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The Uvalde City Council in Texas will consider imposing a leave of absence on school police chief and councilman Peter Arredondo later Tuesday.
Uvalde Mayor Don McGlaughlin is also scheduled to hold a press conference following Tuesday night’s city council meeting. The meeting will be the council’s first full session since a gunman killed 19 children and two teachers at Robb Elementary School in late May.
Arredondo was the on-scene commander for the police response to the shooting, and he has come under intense scrutiny as more details of the response reach the public.
Arredondo and other officers responded within three minutes of shooter Salvador Ramos beginning his rampage, but did not breach the door to the pair of classrooms for more than an hour.
They initially claimed the door had been locked and they had to wait for a key, but Col. Steve McCraw, director of the Texas Department of Public Safety, testified Tuesday that the door had, in fact, been unlocked the entire time.
“Three minutes after the suspect entered the west building, there was a sufficient number of armed officers wearing body armor to isolate, distract and neutralize the subject,” McCraw said. “The only thing stopping a hallway of dedicated officers from entering Room 111, and 112, was the on-scene commander, who decided to place the lives of officers before the lives of children.”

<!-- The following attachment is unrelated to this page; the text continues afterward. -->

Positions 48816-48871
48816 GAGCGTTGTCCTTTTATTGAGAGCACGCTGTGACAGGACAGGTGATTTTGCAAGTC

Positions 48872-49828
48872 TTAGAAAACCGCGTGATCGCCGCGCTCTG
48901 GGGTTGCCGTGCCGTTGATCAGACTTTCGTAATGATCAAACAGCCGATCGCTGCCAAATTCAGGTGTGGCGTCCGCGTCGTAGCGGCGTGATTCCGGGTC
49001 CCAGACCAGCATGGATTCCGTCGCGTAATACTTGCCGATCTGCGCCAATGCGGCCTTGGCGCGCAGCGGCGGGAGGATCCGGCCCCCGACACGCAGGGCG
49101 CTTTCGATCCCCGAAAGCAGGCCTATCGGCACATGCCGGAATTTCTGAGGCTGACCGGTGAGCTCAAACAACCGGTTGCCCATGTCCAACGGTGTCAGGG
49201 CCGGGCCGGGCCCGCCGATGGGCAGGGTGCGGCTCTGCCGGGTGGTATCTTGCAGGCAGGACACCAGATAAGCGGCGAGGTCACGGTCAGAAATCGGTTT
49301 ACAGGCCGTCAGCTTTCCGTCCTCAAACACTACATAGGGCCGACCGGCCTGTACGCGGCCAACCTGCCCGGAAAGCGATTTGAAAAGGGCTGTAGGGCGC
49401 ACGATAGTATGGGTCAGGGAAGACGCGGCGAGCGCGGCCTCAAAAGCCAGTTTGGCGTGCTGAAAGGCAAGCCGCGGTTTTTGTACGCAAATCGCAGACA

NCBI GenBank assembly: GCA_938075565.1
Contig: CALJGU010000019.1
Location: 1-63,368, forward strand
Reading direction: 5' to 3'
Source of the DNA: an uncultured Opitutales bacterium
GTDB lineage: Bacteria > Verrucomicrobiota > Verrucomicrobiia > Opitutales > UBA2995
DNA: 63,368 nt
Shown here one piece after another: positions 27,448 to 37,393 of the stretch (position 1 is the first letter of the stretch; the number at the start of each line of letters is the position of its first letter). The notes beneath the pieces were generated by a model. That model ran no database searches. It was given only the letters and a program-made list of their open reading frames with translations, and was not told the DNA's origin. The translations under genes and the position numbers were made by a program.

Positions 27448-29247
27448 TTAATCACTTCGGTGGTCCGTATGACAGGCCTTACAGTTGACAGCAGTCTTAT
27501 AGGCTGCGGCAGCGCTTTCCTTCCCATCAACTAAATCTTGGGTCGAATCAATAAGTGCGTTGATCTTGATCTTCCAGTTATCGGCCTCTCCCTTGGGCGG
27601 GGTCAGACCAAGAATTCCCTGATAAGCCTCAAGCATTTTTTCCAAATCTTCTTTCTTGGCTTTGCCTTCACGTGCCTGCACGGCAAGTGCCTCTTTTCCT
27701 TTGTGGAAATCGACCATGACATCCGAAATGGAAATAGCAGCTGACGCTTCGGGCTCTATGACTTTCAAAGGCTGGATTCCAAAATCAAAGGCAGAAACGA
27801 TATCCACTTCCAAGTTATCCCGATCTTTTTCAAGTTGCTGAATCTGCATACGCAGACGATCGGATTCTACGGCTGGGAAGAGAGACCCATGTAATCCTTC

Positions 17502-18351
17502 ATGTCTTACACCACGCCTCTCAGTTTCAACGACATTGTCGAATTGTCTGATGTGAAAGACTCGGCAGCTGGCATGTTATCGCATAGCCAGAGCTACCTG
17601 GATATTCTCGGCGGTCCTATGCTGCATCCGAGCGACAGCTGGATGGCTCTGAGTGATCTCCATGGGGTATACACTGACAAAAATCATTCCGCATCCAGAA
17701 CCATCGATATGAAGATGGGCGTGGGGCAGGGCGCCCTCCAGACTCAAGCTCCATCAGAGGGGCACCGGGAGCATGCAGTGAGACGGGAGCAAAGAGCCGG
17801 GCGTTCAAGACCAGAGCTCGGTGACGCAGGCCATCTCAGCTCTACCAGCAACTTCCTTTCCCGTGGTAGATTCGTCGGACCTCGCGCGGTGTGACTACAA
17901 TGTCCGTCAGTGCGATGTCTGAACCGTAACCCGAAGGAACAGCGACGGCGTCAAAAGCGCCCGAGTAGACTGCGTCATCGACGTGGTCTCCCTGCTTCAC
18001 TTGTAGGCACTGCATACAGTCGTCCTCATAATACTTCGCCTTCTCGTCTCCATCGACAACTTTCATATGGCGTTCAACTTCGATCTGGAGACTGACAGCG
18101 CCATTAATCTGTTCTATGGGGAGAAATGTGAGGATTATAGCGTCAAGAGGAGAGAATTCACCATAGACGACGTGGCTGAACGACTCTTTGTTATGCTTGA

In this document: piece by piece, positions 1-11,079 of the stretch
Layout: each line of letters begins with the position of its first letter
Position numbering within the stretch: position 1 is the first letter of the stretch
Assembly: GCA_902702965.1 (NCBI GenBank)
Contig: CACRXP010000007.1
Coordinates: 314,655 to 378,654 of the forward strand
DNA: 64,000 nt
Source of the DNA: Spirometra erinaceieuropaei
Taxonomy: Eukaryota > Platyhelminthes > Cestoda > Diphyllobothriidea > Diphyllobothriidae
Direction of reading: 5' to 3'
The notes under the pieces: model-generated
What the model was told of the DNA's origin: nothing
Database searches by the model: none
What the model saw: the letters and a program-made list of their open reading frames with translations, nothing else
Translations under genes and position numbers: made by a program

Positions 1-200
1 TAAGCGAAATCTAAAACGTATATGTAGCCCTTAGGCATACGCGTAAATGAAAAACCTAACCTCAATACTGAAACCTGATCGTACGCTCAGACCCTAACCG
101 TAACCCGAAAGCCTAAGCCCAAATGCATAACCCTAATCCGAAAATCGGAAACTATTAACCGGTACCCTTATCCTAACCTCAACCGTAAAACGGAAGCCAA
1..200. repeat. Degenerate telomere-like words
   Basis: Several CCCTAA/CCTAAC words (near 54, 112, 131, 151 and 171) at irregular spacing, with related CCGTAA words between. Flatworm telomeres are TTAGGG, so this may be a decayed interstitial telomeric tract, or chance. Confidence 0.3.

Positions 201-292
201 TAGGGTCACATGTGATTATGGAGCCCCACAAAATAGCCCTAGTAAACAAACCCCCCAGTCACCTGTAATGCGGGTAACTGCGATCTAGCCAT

McCraw went on to describe Arredondo’s response as an “abject failure.”
Arredondo, an elected councilman, has not attended any of the city council’s gatherings since the shooting occurred.
“The officers had weapons, while the children had none. The officers had body armor, the children had none. The officers had training, the subject had none,” McCraw continued. “One hour, 14 minutes and eight seconds. That’s how long the children waited, and the teachers waited, in Room 111 to be rescued. And while they waited, the on-scene commander waited for radio and rifles. And he waited for shields, and he waited for SWAT. Lastly, he waited for a key that was never needed.”
Arredondo gave his account of the shooting in a June 10 interview with the Texas Tribune. He argued he was not the on-scene commander for the event and that he had assumed someone else had taken over once more police arrived.
He also described waiting outside the classroom with other officers, saying they were focused on getting more equipment and evacuating the rest of the school.
“Each time I tried a key I was just praying,” he said of the door that was unlocked.